The theory is that each dimension consists of a different vibrating string with a different length. And, each additional vibration from a string creates a new dimension. This leads to 11 dimensions -6 spatial dimensions + 1-time dimension + 5 string dimensions = 11. It also suggests these are extra dimensions beyond our own 3 spatial dimensions and 1-time dimension. Of course, they're impossible to detect because they're microscopic, meaning we can't see them or interact with them. We know they exist because of math, however. For example, when physicists try to calculate what happens at extremely high energies (such as those found in black holes), their equations suggest there must be at least 6 more dimensions than we currently observe. String theory is used by physicists to explain how gravity works and why particles have mass. In addition, it's used by cosmologists as a possible explanation for how everything came into existence in the first place!

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Is Time an Illusion?

According to Albert Einstein's theory of special relativity, time is not a constant. Time exists relative to your frame of reference. For example, when you are standing still on Earth, one minute for you equals about 86,400 seconds for someone on Mars as he or she moves past you at a speed equivalent to about 25,000 miles per hour. Since time is relative and dependent upon velocity, it may be possible that time only exists as we move through space at different speeds--with no objective measure of time itself existing outside of our movements within space. Only when an object is moving slower than light does time take on some sort of objective reality. But even then, how can anyone know what objective means? To say something has objective existence means that its nature can be understood without any influence from human consciousness. But if all things are relative to human consciousness (and they most certainly are), then there can never be anything with absolute or objective existence. Therefore, for us to have such knowledge of anything in our universe (including ourselves), there must always exist an observer who gives it meaning—i.e., consciousness itself! And since everything around us has been given meaning by conscious beings like ourselves, it could very well mean that time doesn't exist objectively either; rather everything just exists about each other—as ideas and thoughts about other ideas and thoughts!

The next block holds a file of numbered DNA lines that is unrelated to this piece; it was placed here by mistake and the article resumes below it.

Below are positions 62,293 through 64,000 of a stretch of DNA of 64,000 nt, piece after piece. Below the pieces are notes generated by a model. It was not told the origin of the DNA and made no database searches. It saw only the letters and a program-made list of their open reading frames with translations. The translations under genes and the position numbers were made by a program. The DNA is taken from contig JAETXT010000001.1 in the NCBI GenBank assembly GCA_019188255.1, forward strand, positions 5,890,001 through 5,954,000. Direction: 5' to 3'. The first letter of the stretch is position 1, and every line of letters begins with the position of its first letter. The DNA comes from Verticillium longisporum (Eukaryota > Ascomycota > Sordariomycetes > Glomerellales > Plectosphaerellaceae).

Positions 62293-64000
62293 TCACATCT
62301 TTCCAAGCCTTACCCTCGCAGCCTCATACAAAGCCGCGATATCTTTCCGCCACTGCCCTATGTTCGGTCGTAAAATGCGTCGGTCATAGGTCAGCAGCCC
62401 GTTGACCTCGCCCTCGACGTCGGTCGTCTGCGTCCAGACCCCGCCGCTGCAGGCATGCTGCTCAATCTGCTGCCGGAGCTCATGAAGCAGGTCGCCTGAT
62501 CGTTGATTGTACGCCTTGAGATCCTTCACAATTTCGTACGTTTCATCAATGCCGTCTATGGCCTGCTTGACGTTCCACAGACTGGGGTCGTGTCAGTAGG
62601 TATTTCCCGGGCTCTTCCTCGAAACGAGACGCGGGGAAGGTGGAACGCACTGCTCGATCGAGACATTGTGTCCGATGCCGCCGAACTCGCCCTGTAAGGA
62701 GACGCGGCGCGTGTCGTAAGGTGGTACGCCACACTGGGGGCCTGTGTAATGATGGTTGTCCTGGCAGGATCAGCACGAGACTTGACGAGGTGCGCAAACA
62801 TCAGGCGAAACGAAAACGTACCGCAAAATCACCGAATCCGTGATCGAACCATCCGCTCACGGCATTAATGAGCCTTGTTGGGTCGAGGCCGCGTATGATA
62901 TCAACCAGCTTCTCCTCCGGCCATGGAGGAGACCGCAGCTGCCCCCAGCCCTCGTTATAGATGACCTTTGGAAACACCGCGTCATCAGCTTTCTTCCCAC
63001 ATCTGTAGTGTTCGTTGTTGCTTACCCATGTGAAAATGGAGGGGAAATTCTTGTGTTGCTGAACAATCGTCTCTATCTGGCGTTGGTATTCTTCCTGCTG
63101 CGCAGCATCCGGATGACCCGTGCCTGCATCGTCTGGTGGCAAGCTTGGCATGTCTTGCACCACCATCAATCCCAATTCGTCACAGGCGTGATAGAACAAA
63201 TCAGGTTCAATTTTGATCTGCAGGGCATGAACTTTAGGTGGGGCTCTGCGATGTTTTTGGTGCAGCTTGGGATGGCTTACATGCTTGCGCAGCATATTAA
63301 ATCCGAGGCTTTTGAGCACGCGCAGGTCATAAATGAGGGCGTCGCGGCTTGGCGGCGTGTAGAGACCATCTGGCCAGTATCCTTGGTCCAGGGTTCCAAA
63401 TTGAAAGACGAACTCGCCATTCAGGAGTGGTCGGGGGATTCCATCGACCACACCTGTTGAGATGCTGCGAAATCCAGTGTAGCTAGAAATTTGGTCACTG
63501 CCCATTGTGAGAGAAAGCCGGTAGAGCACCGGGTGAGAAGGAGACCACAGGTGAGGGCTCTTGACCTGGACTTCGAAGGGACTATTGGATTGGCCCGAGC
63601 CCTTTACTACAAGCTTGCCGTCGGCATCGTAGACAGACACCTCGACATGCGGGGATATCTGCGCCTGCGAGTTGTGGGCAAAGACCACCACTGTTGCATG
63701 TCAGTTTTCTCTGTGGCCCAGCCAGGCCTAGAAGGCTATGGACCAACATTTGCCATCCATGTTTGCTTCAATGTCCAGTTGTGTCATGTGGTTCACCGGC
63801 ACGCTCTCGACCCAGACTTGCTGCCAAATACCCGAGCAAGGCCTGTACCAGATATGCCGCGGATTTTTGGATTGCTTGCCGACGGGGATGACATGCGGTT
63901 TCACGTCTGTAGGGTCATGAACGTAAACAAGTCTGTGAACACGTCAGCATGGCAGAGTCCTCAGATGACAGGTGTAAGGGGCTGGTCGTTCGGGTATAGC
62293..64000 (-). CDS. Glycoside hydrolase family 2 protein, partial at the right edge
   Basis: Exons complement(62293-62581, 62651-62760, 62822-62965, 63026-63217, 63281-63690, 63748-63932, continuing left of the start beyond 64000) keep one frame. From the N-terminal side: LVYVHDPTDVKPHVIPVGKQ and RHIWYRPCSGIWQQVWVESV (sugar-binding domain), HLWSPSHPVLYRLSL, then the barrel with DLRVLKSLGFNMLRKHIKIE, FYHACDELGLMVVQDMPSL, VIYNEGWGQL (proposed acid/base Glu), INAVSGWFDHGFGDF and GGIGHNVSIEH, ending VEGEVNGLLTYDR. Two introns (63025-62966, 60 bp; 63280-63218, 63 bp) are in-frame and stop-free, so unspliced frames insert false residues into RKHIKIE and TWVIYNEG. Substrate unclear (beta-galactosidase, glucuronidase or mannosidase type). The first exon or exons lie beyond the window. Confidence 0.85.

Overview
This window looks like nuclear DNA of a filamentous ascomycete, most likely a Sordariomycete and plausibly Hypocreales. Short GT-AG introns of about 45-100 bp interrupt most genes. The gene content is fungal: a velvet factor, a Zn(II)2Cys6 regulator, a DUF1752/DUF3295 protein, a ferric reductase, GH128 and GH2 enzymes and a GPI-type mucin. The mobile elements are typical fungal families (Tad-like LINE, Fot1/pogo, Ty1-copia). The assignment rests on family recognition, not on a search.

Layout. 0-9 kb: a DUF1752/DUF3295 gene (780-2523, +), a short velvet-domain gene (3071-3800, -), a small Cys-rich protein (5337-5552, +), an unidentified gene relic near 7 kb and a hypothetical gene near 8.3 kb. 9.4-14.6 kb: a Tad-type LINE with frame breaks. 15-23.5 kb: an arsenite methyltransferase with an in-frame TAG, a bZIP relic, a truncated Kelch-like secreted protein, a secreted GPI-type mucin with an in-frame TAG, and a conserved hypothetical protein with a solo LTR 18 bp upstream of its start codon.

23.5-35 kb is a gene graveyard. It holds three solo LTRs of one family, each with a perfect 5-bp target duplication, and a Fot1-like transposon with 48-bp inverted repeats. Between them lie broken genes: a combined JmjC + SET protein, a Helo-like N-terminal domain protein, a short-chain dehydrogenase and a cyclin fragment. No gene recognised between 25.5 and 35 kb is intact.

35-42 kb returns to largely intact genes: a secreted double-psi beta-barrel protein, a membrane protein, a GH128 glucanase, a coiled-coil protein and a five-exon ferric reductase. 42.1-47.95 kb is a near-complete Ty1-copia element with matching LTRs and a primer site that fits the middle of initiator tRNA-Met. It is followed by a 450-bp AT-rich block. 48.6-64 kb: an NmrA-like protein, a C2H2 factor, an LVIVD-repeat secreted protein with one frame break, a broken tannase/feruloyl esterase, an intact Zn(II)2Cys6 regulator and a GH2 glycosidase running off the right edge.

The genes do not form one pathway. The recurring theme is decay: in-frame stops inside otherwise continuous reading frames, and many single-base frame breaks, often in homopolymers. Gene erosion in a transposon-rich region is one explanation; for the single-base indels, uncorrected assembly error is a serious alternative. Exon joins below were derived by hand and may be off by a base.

The importance of Physics

For a long time now, people have been wondering about how things around us came to be. Ancient people used their imaginations to explain whatever they could not understand, resulting in mythology that explained everything from why there is water (the world was created by a frog who pissed in it) to how babies are made (by lightning striking sand). More recently, many different explanations were given for all manner of physical phenomena. Explanations tended to fall into two categories: explanations based on religion and those based on science. Science began its systematic development when some curious ancient Greeks decided to apply their reason and logic to understanding nature instead of relying solely on myths. In doing so, they laid down a foundation that humanity still uses today—one that has given us control over almost every aspect of our lives.

Cosmology Book

This content is accurate and true to the best of the author’s knowledge and is not meant to substitute for formal and individualized advice from a qualified professional.

© 2022 Ghulam Nabi Memon